It takes a special community to ensure that the institution continues to be a leader in health science education.
In 1995, to commemorate the 75th anniversary of Salus University’s founding college, the Pennsylvania College of Optometry (PCO), seventy-six people of note were awarded the President’s Medal of Honor
. On Friday, April 26, 2019,
thirty-five additional notable individuals will be awarded Presidential Medals to commemorate the 100th anniversary of PCO and the 10th anniversary of Salus.
Every Saturday leading up to Friday April 26, we will highlight a few of the new awardees.
James M. Caldwell, OD ‘89, Resident ‘90, FAAO, EdM
Dr. James Caldwell has held a number of key positions within the Pennsylvania College of Optometry (PCO) and Salus University. Currently the dean of Student Affairs, Dr. Caldwell previously served as the associate vice president of Academic Affairs, and the director of Admissions. He was a contributing member of the institutional committee that obtained the approval of Salus University from the Pennsylvania Department of Education. As a PCO clinical educator, Dr. Caldwell taught in the primary care modules of The Eye Institute (TEI), PCO’s clinical procedures lab, and several international and continuing education programs. He is a Fellow of the American Academy of Optometry (AAO), a long-standing member of the Pennsylvania and American Optometric Associations, and holds a degree in Higher Education Administration.
Kelly A. Malloy, OD ‘96, Resident ‘97, FAAO
Dr. Kelly Malloy is an associate professor at PCO and chief of the Neuro-Ophthalmic Disease at TEI. She is also an instructor of Head and Neck Anatomy, Neuroanatomy, and Neuro-Ophthalmic Disease Courses at PCO. Dr. Malloy is a Fellow of the AAO and is currently the only diplomat in neuro-ophthamic disorders. She is a founding officer of the AAO Neuro-Ophthalmic Disorders Special Interest Group, and is its Educational Programs sub-chair. Dr. Malloy has multiple publications, and lectures extensively both nationally and internationally. She co-created the first and only optometric Neuro-Ophthalmic Disease residency at TEI in order to formally train more optometrists in this important clinical specialty.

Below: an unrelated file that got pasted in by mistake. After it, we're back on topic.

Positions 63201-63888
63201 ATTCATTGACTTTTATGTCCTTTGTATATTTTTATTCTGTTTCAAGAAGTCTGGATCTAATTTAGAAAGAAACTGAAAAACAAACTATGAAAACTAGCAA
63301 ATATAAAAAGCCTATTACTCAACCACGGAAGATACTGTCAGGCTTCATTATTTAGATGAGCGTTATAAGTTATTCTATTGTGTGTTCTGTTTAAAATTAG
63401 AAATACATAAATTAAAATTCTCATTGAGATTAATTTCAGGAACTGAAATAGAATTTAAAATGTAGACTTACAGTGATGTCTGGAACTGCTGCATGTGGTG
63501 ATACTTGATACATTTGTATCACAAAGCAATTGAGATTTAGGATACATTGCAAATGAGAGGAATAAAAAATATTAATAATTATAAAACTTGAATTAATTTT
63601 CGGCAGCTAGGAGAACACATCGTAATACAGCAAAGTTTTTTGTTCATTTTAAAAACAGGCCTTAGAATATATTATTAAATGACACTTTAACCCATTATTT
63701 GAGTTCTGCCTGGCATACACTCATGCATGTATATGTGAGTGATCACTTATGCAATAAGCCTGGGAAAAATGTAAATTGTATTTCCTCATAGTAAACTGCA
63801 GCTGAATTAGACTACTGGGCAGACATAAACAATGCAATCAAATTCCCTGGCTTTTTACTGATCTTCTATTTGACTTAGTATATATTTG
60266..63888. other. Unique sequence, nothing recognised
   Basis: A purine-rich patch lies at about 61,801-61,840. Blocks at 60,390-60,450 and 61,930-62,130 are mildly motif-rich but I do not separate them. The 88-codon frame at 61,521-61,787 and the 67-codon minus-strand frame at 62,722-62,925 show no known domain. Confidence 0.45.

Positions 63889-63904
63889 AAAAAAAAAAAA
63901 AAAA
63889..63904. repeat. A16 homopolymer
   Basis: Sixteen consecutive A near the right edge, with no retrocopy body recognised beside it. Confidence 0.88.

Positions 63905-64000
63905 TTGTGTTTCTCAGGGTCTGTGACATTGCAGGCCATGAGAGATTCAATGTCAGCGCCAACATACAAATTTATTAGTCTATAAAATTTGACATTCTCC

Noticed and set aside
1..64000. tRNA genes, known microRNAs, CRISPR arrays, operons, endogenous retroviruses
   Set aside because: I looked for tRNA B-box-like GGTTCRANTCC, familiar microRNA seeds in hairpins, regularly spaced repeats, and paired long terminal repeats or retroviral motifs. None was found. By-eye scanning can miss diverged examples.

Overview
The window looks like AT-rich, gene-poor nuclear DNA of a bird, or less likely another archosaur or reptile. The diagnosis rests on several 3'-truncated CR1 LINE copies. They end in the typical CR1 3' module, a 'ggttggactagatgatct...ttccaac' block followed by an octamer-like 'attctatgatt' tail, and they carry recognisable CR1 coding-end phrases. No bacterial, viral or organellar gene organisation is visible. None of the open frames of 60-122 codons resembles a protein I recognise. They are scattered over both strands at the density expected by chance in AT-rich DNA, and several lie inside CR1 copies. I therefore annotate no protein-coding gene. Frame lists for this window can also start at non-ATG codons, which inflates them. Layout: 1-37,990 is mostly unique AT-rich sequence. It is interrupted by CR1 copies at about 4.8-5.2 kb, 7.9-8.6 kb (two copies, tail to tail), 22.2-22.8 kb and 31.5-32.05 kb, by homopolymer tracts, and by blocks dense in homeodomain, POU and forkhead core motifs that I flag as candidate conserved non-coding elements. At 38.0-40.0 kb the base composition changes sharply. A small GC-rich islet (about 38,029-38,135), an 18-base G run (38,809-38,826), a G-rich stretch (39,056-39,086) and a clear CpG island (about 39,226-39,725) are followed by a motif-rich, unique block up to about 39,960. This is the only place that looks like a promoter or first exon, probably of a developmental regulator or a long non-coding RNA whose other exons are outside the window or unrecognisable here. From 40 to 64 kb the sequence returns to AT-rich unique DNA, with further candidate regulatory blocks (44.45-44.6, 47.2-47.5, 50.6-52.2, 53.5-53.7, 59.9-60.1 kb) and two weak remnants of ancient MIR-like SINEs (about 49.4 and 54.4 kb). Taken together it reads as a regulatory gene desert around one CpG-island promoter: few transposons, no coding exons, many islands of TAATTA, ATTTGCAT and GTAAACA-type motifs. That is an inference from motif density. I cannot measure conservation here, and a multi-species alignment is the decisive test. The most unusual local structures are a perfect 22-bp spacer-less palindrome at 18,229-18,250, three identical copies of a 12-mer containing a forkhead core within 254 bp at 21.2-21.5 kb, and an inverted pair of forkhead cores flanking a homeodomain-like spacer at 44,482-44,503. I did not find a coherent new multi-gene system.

Leonard Messner, OD ‘84, Resident ‘85, FAAO
Dr. Leonard V. Messner is the vice president for Patient Care Services for the Illinois College of Optometry and professor of Optometry.
He is the immediate past chair of the Neuro-ophthalmic Disorders Special Interest Group of the AAO, and a member of the advisory board of the Concussion Legacy Foundation and serves on the Concussion Research Committee of the North American Neuro-Ophthalmology Society.
Dr. Messner’s predominant research interests include vision, ocular structure and visual motor abnormalities with concussion, the eye movements associated with the physical act of reading, idiopathic intracranial hypertension, optic neuritis and diabetic retinopathy and age-related macular degeneration. He is the author of numerous peer-reviewed publications and textbook chapters in the areas of neuro-ophthalmic disorders and vitreoretinal disease.
He is a two-time recipient of the AAO’s Service Appreciation award, the 2012 recipient of the Illinois College of Optometry’s Alumni Council Educator of the Year and was recognized as the Optometrist of the Year in Illinois in 2013. He is also a 23-time recipient of the “Teacher of the Year” award at the Illinois College of Optometry.